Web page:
Flying in over the Twitter transom over the last few days came various bits of sad, bad, or maddening news: A third of Republicans assent to parts of the QAnon conspiracy theory. Sizable groups of both Democrat and Republican partisans believe the country would be better off if large numbers of the opposing party were dead. Around one in six Americans stopped talking to a close friend or relative because of the election.
Each hour seems to bring new confirmation of our angry, addled, and alienated state. We are so focused on the darkness in others we can no longer see clearly. The irony is that while partisans are busy asserting that their opponents are evil and stupid, the very act of doing so—widely replicated as it is, and provoking a corresponding vitriol from the other side—renders our public discourse and character as a whole ever more callous, clueless, and cruel. We are becoming what we denounce.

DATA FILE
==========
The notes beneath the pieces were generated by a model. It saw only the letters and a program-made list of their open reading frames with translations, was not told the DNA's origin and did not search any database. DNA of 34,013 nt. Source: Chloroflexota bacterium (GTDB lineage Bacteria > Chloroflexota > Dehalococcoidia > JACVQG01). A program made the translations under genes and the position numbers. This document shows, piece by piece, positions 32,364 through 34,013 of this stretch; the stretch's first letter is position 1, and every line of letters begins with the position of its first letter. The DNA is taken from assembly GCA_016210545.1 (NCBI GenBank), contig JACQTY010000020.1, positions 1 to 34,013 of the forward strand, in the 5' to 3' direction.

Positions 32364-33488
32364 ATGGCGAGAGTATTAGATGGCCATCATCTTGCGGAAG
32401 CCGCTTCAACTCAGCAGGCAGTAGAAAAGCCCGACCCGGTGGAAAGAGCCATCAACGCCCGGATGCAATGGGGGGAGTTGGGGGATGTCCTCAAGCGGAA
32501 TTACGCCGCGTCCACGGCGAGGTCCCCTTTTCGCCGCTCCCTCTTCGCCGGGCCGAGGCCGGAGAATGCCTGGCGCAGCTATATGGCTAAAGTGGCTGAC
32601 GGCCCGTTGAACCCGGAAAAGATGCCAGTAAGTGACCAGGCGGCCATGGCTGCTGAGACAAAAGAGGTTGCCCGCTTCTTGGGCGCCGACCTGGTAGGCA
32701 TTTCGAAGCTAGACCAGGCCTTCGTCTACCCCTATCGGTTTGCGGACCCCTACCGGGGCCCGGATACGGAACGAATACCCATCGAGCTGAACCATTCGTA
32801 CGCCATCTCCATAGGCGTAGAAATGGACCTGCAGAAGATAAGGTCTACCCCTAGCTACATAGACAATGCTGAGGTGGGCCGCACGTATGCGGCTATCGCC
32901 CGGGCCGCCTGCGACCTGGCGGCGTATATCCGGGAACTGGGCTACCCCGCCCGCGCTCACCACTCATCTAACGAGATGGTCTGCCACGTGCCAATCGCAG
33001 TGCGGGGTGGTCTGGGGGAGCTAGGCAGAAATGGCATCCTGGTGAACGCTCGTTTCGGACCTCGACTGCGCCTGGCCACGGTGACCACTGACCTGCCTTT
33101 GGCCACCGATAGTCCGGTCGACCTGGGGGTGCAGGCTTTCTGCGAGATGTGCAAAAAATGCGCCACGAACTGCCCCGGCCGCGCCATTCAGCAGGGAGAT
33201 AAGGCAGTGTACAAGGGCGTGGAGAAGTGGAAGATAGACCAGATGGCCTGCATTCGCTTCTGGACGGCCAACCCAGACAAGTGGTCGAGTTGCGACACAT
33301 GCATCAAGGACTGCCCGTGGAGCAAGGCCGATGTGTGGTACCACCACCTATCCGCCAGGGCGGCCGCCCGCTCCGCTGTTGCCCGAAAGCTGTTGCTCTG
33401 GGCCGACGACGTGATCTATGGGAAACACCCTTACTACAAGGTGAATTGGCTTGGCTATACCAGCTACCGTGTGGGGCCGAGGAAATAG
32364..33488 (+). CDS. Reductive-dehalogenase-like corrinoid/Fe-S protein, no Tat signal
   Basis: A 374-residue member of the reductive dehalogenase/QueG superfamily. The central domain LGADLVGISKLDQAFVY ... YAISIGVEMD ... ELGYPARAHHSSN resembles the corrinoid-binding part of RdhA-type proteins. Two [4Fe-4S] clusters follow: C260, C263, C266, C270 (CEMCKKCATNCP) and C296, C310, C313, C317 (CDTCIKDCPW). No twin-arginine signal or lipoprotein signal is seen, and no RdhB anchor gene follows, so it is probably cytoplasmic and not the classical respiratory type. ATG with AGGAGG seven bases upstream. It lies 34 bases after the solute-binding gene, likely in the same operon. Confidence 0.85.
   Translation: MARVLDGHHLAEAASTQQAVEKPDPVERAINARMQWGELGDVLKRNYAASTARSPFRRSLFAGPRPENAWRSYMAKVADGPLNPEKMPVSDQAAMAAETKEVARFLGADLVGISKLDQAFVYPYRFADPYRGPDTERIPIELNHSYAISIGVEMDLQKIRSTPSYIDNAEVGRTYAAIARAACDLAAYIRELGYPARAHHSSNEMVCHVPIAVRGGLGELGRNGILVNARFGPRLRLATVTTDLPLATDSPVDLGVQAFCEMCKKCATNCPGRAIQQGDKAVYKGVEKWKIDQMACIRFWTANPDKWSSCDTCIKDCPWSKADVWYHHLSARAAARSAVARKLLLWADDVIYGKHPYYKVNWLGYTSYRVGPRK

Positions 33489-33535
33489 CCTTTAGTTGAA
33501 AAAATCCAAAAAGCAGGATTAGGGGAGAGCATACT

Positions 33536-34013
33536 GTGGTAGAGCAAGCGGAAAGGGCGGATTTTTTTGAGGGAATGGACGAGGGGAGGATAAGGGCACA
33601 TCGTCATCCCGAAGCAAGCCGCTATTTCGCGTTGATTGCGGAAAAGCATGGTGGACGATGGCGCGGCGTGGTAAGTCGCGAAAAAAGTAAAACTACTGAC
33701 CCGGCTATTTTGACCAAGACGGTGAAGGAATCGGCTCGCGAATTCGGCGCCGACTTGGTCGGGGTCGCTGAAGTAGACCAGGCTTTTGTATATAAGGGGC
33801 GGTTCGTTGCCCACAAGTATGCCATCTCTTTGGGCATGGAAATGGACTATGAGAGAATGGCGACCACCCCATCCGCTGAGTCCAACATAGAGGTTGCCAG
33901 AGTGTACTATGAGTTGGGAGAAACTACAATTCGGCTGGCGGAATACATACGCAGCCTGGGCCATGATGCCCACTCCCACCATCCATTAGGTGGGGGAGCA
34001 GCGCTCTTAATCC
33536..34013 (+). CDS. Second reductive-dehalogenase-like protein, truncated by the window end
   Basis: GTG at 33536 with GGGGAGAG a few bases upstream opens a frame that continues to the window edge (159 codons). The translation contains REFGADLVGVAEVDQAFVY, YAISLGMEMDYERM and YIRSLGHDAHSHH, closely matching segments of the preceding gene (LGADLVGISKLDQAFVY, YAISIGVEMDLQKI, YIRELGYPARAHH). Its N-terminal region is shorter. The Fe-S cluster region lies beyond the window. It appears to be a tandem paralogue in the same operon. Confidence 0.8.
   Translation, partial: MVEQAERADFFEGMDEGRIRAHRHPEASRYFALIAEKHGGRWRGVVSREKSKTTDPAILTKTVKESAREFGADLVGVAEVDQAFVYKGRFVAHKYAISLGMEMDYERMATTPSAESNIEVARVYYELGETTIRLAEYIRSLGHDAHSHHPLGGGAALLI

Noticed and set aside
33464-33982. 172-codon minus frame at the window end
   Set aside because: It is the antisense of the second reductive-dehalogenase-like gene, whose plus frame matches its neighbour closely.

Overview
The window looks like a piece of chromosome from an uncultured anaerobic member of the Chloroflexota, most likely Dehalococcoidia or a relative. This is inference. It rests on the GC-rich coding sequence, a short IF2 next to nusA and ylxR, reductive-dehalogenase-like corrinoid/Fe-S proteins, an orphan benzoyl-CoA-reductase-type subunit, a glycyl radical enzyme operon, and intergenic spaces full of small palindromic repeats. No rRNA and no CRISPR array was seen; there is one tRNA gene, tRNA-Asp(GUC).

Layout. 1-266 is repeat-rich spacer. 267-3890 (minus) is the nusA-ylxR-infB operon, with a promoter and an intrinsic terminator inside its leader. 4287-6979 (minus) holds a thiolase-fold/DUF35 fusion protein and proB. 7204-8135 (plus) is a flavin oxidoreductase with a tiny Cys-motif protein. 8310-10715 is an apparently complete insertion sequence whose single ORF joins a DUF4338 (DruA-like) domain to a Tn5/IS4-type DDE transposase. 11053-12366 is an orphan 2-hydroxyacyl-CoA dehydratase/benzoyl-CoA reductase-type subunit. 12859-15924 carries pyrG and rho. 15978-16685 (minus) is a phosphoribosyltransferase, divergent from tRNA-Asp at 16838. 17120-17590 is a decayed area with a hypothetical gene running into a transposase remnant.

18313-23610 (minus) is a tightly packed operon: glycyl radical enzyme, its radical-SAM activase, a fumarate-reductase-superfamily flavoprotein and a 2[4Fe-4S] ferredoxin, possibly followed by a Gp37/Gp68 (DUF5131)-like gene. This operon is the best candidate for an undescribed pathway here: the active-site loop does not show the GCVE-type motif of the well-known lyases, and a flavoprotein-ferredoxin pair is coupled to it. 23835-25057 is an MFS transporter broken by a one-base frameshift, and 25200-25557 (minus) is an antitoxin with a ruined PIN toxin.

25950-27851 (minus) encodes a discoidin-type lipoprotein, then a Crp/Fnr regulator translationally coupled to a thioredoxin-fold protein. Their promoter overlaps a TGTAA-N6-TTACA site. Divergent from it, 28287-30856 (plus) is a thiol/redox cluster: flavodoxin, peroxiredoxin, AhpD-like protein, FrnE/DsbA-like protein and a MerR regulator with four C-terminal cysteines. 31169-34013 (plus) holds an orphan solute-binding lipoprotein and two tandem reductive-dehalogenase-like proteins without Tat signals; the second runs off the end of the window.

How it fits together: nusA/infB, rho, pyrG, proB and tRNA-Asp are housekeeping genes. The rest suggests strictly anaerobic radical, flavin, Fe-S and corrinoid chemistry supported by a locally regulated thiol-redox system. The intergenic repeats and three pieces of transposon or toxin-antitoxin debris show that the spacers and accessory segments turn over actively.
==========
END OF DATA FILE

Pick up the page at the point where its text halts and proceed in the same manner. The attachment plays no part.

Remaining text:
How to disrupt this vicious cycle? A society of diminishing public trust in both institutions and each other—riven by difference we seem unable to bridge, and marked by malice and misinformation—calls for creative means of rebuilding a shared sense of the common good. Vital to such renewal will be the reinvigoration of what might seem a modest practice: the extension of intellectual hospitality.